Deciphering sense of safety in China
Disciplinary agencies are required to punish any party members involved in gang crime.
China's government strives persistently to provide social stability and law and order as part of its efforts to improve people's wellbeing. But these are not easy things to achieve.[Photo: Xinhua]
China's government strives persistently to provide social stability and law and order as part of its efforts to improve people's wellbeing. But these are not easy things to achieve. China is a vast country with the largest population in the world. Due to rapid economic growth, its social structure has been changed in an unprecedented manner. New social stratum has emerged. And uncertainty triggered by the volatile situation in some of China's neighboring countries poses unique challenges to social governance.
Surveys show that the number of violent crimes in China fell by nearly 52 percent in 2017 compared to 2012, with more than 95 percent of respondents satisfied with the level of safety in society today. More and more people around the world consider China to be one of the safest countries, with 'social stability' and 'economic dynamism' frequently mentioned by people from other countries.
It was in the early 1950s that Chinese authorities began to realize that the public has an integral part to play in social governance, and that they can assist police in preventing criminal activity. This was an early form of the concept of community policing, an idea that would emerge in the West about 30 years later.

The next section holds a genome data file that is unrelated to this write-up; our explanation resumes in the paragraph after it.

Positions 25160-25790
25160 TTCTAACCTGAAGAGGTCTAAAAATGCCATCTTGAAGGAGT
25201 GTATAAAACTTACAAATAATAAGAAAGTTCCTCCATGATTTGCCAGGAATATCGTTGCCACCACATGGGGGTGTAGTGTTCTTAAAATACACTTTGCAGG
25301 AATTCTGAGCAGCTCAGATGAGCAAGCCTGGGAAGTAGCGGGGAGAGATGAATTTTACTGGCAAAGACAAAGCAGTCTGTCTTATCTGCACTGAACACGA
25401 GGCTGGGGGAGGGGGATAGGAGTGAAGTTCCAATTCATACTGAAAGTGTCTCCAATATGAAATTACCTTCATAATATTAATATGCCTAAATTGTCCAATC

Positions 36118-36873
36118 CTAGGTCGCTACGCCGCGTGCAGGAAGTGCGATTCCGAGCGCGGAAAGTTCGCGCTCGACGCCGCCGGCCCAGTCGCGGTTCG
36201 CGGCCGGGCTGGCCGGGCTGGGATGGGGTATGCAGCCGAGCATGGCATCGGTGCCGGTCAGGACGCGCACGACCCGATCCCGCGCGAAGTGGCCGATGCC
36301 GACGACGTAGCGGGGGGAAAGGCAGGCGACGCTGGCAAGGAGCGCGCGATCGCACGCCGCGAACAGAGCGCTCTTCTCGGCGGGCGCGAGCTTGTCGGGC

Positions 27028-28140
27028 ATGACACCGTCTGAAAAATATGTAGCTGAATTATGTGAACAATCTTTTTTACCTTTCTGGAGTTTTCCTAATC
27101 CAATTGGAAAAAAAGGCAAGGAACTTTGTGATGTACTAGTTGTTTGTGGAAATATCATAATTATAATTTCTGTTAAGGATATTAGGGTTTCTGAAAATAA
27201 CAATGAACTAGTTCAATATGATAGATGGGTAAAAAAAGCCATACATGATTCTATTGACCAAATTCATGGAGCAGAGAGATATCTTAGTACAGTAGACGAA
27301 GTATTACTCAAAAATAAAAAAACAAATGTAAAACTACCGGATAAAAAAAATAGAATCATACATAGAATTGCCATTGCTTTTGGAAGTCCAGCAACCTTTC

Over the last four decades, new social problems have emerged as a consequence of China's reform, in part because of dramatic changes to the social structure and accelerated human migration around the country. But China has strived to respond to these challenges, thanks to the participation of the overwhelming majority of people who believe that safeguarding security is a fundamental part of their responsibility as citizens.
From elderly ladies with red armbands patrolling residential communities since the 1980s to the young security volunteers providing tip-offs for the showbiz drug busts of recent years, the general public continues to serve as the solid foundation of China's social governance scheme. China's success could become a subject of case study for security officials from other countries.